Cryosurgery of tumors remains to be seen by many oncologists only as a local palliative procedure of marginal significance. Immunomodulatory potential of cryosurgery alone is considered to be weak, but few attention has been paid to its expansion with commercially available cytokines. Performing the superficial and intraoperative cryosurgery of tumors of various origin routinely since the beginning of the 1980's, I suggest to revive the concept of cryo immunostimulation on a novel basis. I summarize our findings as immunopathologically important features of the cryonecrosis:
1. Early hyperemia and hyperpermeability of capillaries allow an inflow of plasmatic protease inhibitors, which protect the tissue from initial autodigestion. This can be especially demonstrative considering the safety of pancreatic cryosurgery.
2. Epitopes of various tumor-associated antigens (TAAs) retain their binding specificity for some time after cryosurgery.
3. Leucocytic infiltration surrounding later the cryonecrosis is rich of mononuclear cells, which may be able to exert their functions on systemic level if they are properly stimulated and expanded.
4. Undesirable TH2 cellular and cytokine responses dominate in cancer patients primarily as well as after extensive cryosurgery or during systemic treatment with high-dose interleukin-2 (IL-2). Physiologically, however, the cytokines operate on local and/or regional level in a concerting action rather than as systemically activating soloists.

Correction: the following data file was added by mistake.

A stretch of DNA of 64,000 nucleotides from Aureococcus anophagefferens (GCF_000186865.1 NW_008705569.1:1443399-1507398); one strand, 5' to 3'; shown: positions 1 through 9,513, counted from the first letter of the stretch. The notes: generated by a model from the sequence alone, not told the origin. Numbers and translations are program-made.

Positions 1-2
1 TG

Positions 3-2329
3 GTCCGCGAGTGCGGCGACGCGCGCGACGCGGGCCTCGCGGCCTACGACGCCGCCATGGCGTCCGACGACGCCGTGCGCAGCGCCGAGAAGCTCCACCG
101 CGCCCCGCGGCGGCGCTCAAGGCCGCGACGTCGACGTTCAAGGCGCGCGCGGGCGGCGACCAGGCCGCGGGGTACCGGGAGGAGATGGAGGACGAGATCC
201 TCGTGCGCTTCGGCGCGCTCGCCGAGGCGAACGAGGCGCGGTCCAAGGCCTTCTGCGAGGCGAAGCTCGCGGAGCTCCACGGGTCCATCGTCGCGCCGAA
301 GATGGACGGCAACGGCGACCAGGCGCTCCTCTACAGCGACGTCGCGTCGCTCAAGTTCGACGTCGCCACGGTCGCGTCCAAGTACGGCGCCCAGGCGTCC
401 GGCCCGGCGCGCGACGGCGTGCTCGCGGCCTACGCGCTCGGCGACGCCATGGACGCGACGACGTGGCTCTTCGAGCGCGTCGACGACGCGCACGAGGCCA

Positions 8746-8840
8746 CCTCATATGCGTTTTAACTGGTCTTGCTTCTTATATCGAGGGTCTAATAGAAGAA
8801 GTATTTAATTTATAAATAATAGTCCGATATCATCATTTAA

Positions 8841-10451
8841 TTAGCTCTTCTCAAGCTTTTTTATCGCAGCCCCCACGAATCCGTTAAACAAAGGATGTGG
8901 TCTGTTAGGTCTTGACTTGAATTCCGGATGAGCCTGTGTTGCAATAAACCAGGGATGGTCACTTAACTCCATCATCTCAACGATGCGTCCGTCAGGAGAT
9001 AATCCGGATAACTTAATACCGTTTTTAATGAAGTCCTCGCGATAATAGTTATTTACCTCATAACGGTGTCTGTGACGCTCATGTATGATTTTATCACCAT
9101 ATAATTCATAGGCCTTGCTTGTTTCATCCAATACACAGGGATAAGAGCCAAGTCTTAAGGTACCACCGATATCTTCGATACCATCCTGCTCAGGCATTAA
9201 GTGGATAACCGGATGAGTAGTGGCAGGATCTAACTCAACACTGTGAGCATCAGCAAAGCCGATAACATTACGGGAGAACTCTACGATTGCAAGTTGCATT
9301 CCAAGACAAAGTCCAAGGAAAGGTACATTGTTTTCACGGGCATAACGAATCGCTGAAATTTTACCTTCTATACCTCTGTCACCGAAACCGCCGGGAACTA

In light of Matzinger's "danger theory," the tumor tissue can be recognized more easily by the immune system when associated with cellular damage and signals of threat (heat shock proteins). Here I report on three concepts recently being under investigation, which may prove the utility of cryoimmunostimulation in combination with locoregional administration of cytokines.
Firstly, the cryosurgery of liver metastases from colorectal carcinoma has been successfully combined with intrahepatic chemo-immunotherapy; i.e., intra-arterial five fluorouracil and intra-portal interleukin-2 (Proleukin) or interferon-alpha (IFN-a). Secondly, cryosurgery of stage 11 and III malignant melanomas with repeated perilesional injections of interleukin-2, interferon-garnma (IFN-g) and granulocyte/monocyte colony stimulating factor (GM-CSF) is followed by subsequent radical operation two weeks later with an assumption of exerting the tumor-specific immune response against micrometastases. during the pre-operative immunostimulation phase. In this "in situcryovaccination concept, the GM-CSF serves as a stimulator of antigen-presentation by macrophages and other cells, INF-g as a promoter of the TH1 cellular response as an expander of lymphocytic response. It has been known since Rosenberg's observations that tumor-infiltrating lymphocytes expanded with IL-2 are hundred times more efficient in cytotoxicity than LAK cells from peripheral blood lymphocytes. Finally, the similar approach can be demonstrated in cryosurgery of residual soft tissue sarcomas after surgical debulking. But considering poor immunogenicity of these tumors, the long-term post-operative treatment with IFN-a as an inhibitor of neoangiogenesis should rather be investigated.
For several reasons there is unlikely, that these concepts could be validated by animal experiments. Being adapted to the current standard, but poorly effective therapeutic regimens in prognostically unfavorable or desperate oncological. situations, these concepts should be discussed and accepted for entering the clinical trials.
(Supported by a grant from the Czech Ministry of Health IGA MZ CR No. M/ 14-3)